To grow as a company, Duke Energy is looking for better ways to manage its assets, including the ones most critical to the company’s success: employees. Through both formal training and knowledge transfer, the company continues to invest in and prepare workers to meet industry challenges.
The Duke Energy Leadership Academy offers a variety of learning and development opportunities companywide. The core curriculum offers independent studies and facilitated programs to address the needs of each leadership level. Elective resources are also available to further support specific learning and development needs.
Duke Energy’s nuclear fleet is using 3-D printing to train employees. In addition to seeing pictures of breakers and valves, students can touch and study 3-D printed models of the metal components they’ll encounter.
Since the models are plastic, they are easy to handle and can be customized to meet the needs of student training. And, the printed models mean real, more expensive components are not needed simply for training.
Nuclear employees are also transferring knowledge in other ways. The company’s North American Young Generation in Nuclear (NAYGN) members created a fleetwide program to formally recognize experienced employees who mentor newer teammates.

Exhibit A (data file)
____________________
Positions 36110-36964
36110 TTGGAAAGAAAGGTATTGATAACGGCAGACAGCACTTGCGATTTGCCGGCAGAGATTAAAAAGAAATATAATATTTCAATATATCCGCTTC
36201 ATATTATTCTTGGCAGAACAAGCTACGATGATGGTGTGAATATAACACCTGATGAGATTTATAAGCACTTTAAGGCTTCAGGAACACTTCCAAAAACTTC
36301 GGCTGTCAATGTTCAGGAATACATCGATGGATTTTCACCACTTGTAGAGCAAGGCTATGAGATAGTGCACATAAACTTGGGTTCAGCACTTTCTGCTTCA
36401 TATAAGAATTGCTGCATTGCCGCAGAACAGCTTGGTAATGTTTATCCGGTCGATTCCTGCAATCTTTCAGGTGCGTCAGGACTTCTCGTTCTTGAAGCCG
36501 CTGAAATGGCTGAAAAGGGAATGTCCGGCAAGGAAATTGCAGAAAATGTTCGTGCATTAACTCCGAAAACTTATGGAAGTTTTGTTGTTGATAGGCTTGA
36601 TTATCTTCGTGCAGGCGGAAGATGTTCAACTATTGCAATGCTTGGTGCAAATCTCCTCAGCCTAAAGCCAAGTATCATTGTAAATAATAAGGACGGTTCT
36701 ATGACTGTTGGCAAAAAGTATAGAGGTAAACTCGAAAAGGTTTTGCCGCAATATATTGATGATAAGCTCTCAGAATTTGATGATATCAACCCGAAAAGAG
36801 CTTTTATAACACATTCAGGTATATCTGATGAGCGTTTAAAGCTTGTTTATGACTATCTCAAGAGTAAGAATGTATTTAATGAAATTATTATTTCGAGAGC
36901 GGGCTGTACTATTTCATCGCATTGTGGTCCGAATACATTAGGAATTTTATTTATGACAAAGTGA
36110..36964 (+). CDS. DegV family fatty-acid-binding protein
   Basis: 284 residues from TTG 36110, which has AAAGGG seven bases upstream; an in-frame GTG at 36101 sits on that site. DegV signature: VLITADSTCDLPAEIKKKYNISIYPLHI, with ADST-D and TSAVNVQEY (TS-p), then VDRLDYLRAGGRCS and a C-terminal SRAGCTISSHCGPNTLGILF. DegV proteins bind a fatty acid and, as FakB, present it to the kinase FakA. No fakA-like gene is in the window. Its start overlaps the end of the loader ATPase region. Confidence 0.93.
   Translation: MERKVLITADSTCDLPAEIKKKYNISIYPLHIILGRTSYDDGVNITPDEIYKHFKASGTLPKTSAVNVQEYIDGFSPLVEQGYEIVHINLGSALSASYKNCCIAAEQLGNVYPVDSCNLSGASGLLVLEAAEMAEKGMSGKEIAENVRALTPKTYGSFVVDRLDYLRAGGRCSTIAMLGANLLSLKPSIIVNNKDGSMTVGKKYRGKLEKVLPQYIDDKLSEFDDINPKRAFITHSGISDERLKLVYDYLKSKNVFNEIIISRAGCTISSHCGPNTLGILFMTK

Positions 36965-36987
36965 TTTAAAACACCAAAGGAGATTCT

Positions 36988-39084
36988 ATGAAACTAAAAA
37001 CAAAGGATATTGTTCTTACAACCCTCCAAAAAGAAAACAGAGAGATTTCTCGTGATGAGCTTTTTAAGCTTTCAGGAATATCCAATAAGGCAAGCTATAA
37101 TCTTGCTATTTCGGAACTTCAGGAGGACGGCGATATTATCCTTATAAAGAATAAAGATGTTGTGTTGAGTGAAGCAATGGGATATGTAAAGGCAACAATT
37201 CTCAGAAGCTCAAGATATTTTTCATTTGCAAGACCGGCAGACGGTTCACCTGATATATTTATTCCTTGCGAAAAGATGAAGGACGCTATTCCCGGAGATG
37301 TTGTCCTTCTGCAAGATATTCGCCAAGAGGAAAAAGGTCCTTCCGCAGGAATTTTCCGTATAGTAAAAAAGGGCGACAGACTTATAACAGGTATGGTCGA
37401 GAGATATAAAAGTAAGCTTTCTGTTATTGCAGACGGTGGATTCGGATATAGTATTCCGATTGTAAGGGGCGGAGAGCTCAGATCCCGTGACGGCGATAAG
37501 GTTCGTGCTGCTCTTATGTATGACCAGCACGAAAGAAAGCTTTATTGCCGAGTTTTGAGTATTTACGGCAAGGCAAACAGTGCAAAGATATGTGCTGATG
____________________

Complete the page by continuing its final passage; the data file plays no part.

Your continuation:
The program, which has been replicated at nuclear plants nationwide, encourages more experienced employees to help their less-seasoned colleagues gain the valuable knowledge and experience to ensure the nuclear fleet continues operational excellence. Such knowledge transfer leads to error-free work, workload reduction and a more engaged workforce.
As Duke Energy looks to extend the licenses of its nuclear fleet for another 20 years, programs like these ensure valuable operating knowledge and experience are retained and passed on to the next generation of workers.
And, they serve as a model for the rest of the company as Duke Energy evolves to meet the needs and expectations of all customers.